>  manana    si  's    que   llueve

I'd say that could have been a contraction of:
 Mañana si es que llueve

If a Spanish speaker has heard enough Gallego, he might be able to
understand it but not speak it--like many Spanish speaking South
Americans understand but do not speak Brazilian Portuguese.
I'm a first generation US citizen, and I speak only Spanish at home and
very rarely outside, but I understand well nearly all of , though I could never write in
that language.

Cristina Escalante

"The telephone is a tool of the devil.  The telephone is what you use to
connect to the Internet, but Satan tries to make you think it's for
verbal communication with other human beings." –zanthras26

-----Original Message-----
From: Constructed Languages List [mailto:[log in to unmask]] On
Behalf Of Elliott Lash
Sent: Wednesday, September 29, 2004 6:20 PM
To: [log in to unmask]
Subject: Gallego/Spanish Similarities, Differences, etc.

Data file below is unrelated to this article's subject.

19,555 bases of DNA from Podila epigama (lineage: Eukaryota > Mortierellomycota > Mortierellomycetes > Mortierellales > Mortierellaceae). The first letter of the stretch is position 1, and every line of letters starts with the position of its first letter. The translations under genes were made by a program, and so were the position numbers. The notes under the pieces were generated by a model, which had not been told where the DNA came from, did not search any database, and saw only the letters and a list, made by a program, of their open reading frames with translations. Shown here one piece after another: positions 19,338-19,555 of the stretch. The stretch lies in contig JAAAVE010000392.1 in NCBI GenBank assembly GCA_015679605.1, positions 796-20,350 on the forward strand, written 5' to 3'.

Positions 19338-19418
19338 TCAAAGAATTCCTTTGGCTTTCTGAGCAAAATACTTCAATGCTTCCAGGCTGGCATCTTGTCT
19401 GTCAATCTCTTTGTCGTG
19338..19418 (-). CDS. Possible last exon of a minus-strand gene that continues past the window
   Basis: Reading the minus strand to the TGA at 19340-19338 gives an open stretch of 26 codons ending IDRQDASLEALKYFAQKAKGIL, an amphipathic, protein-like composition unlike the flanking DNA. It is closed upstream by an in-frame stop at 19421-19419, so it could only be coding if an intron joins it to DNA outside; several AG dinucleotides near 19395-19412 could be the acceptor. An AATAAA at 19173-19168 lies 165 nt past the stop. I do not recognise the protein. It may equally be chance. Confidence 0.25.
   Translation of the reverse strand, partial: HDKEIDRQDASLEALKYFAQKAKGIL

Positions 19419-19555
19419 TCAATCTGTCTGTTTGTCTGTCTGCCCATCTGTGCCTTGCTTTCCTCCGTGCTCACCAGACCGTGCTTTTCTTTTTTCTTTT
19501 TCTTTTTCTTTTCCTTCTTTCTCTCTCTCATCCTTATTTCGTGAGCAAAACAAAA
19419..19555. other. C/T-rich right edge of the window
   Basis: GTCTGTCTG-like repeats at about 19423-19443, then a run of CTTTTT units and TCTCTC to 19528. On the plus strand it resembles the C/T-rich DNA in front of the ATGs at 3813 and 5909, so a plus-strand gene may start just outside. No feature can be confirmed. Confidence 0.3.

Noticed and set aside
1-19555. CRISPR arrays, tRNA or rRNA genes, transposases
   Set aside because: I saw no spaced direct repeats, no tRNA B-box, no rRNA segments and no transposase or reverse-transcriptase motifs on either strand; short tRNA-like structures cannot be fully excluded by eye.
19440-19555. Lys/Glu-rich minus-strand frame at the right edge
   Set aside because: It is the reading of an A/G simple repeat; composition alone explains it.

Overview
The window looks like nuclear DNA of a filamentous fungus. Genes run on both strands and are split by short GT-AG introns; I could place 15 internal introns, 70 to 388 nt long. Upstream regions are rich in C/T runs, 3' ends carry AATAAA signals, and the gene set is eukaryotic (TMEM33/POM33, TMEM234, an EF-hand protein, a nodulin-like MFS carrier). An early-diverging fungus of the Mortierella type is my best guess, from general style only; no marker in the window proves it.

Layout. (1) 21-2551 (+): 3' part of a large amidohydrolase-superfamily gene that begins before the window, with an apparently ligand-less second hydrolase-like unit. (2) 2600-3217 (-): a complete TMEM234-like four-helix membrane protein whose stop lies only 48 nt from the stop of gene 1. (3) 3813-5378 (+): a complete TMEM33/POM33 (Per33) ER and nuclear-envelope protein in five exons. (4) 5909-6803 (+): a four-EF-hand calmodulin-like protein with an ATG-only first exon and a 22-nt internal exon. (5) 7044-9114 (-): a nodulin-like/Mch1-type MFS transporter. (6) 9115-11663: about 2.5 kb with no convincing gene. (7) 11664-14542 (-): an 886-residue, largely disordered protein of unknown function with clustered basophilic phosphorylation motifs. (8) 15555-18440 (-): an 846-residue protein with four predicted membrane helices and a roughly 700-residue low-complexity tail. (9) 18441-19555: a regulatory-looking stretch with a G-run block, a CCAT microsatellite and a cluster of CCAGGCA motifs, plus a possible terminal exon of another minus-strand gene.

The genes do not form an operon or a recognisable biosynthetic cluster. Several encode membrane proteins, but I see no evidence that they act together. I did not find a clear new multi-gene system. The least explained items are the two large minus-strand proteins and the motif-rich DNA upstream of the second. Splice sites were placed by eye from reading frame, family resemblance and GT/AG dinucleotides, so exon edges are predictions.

Does any one know how mutually comprehensible
Castillian and Gallego are? My father's business
partner is from the Northwestern corner of Spain and
speaks Portuguese, Spanish, Gallego and English. While
at work the other day, I over heard him speaking to
one of our field foremen (I'm an accountant for the
moment at my dad's contracting firm).

He said something like:
   manana    si  's    que   llueve
   tomorrow  if  [is?] that  rains
   /manjana sis ke jweve/
 (sorry no tilde's)

"Tomorrow if it is that it rains"

or in Castilian:
   manana si llueve "tomorrow if it rains".

I asked him about it and he said that it's his variety
of Spanish with some Gallego thrown in.

Today he was speaking over the phone and he said:

  que   pienses     sobre eso
  what  you think   over  this
"what do you think about this"

Where I'd say:  que pienses de eso

I told him jokingly that I'm collecting his phrases so
that I'll learn his dialect.

Anyways, how different is Gallego from Spanish, if
anyone knows?


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